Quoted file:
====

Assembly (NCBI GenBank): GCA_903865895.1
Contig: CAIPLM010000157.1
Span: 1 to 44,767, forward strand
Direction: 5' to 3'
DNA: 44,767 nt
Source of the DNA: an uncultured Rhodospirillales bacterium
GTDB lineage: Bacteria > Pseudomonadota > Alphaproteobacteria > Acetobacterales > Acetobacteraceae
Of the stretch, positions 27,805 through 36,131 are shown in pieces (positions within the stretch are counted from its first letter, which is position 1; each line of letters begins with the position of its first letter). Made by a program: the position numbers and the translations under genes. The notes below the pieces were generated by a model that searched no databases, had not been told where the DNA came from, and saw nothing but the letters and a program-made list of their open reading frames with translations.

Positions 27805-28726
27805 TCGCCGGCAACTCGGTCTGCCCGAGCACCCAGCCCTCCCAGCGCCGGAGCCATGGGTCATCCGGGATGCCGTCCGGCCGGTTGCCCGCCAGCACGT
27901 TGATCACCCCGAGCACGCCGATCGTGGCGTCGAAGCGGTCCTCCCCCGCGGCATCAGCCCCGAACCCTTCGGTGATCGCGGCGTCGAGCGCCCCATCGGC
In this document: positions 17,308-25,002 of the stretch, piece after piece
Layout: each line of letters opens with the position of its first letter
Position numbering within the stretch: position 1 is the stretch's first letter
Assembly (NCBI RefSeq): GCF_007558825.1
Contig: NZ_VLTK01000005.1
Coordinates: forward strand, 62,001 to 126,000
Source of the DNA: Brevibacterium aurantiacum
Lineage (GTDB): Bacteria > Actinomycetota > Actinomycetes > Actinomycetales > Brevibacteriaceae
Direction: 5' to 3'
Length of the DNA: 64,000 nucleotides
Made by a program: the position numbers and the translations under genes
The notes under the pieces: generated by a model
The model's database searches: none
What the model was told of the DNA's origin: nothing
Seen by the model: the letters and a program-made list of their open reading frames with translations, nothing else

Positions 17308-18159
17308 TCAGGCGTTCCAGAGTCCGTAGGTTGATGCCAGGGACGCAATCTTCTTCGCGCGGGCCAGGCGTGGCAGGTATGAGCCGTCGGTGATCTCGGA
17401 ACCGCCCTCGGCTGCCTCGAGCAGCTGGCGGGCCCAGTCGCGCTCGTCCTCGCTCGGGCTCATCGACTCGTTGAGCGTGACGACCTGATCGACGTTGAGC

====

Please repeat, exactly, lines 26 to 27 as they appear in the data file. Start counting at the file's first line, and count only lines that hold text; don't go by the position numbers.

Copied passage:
Seen by the model: the letters and a program-made list of their open reading frames with translations, nothing else

Positions 17308-18159